It is presently received wisdom that the click consonants in various Bantu languages of southern Africa reflect an uptake from a supposedly pre-existing substrate of Khoesan languages. The clicks in the latter very diverse languages are widely assumed to be of longstanding existence, and are postulated as original segments in current reconstructions for certain Khoesan families.
However: this paper reveals the presence throughout the Khoesan language families of click-initial words with a demonstrably Bantu-intrinsic identity. Successive sets are presented, and regularly repeated correlations are identified. Since many of these words have roots reconstructed for Proto-Bantu, it is possible to characterise the pathways by which various clicks have evidently emerged. These formulations even have a predictive power, in that they can in some cases also account for Khoesan words without click counterparts in a Bantu language.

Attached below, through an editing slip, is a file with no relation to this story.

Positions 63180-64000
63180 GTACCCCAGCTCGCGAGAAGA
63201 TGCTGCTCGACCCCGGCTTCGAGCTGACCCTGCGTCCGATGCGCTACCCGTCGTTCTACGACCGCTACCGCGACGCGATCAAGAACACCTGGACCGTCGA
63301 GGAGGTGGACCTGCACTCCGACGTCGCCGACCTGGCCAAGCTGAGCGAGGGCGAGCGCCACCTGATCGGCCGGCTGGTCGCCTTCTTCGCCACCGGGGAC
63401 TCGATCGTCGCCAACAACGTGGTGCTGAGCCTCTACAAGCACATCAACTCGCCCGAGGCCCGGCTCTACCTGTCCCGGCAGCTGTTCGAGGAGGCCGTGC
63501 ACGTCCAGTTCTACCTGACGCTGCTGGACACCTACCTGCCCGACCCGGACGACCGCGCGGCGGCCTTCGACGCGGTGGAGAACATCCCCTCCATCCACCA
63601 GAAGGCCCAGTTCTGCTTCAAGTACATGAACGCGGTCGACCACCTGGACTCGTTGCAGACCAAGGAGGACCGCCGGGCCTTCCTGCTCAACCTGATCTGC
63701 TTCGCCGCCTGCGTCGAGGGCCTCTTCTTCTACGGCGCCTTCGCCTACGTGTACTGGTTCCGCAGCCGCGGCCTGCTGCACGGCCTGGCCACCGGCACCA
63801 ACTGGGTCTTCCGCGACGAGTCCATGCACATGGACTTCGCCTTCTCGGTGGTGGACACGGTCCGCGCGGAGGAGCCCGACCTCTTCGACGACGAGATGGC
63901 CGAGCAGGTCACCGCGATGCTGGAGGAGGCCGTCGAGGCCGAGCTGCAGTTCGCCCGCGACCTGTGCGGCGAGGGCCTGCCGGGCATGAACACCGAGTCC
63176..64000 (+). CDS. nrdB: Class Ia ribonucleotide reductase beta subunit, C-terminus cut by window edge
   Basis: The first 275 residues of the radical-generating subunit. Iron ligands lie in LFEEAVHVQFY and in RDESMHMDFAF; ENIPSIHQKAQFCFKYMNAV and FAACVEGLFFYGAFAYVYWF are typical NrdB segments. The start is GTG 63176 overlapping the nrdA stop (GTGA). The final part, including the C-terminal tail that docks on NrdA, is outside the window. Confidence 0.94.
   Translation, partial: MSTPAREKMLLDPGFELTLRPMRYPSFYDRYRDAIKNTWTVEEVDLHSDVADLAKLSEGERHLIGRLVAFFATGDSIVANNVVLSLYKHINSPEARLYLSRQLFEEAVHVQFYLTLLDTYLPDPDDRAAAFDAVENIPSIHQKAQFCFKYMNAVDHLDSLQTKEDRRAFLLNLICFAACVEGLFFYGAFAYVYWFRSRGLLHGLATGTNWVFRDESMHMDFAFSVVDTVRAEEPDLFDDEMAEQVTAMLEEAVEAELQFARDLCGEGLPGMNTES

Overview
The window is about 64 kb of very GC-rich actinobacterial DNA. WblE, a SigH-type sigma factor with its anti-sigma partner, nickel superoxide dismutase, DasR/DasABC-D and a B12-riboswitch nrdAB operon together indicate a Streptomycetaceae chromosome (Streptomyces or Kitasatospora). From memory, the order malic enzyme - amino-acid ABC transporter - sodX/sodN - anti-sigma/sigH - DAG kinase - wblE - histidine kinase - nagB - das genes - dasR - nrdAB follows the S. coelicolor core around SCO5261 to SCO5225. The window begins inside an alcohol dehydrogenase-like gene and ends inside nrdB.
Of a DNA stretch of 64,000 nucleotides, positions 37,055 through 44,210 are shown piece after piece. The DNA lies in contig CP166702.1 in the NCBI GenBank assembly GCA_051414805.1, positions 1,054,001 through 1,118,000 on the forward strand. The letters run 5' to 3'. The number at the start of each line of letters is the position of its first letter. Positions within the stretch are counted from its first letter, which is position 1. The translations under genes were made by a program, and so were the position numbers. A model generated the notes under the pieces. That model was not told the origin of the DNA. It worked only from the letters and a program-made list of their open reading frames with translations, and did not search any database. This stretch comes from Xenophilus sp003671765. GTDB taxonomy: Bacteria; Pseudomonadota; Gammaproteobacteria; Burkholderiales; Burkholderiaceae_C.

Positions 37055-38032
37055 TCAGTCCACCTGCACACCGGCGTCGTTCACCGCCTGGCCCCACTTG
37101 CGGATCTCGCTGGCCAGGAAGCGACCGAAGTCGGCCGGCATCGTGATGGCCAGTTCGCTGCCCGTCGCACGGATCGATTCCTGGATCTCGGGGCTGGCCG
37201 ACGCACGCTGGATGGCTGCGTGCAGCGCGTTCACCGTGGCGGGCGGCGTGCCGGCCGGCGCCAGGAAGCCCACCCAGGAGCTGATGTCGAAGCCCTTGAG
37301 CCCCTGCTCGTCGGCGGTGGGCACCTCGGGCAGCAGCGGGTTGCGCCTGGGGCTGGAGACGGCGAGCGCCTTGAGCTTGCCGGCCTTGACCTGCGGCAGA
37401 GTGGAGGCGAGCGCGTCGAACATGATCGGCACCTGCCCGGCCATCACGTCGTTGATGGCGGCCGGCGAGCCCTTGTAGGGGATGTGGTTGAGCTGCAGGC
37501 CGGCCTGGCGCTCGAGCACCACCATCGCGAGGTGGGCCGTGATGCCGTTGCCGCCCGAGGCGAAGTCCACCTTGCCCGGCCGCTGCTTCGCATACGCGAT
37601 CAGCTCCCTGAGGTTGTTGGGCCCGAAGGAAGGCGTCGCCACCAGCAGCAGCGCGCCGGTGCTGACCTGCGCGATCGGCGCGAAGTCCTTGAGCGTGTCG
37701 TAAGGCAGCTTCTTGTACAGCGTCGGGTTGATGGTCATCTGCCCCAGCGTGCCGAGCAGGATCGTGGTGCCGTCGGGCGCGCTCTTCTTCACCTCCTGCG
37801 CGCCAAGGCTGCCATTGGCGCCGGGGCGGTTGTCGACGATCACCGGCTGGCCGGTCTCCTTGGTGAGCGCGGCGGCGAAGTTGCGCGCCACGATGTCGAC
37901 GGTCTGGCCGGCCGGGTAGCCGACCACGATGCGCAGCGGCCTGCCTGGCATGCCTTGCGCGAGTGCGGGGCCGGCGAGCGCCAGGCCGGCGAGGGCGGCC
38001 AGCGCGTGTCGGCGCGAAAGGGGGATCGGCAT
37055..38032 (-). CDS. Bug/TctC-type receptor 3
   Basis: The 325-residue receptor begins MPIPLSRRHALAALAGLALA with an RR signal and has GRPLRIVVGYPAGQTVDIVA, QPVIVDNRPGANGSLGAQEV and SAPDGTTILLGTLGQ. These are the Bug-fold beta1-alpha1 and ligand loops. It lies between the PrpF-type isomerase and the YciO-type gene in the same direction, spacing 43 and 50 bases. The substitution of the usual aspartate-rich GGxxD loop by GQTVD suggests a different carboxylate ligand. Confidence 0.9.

The main discussion suggests various scenarios that might account for this previously unrecognised phenomenon, including the possibility that the various Khoesan language groups have perhaps descended from regional Bantu languages, and are therefore related not only to the latter but also to one another, even if perhaps as cousins rather than as sisters. (There is little evidence to support popular beliefs that the Khoesan languages are ‘ancient’, and that speakers of various early Bantu languages only entered the southern part of Africa in relatively recent times.) Although this paper is largely confined to demonstrating the abstract patterns that suggest these relationships, the evidence nevertheless points towards an actual mechanism likely to have been involved in the generation of clicks in both Bantu and Khoesan languages.
Wider implications of the findings are noted, not only for African linguistics but also for other disciplines such as archaeology and history. Future research directions are identified.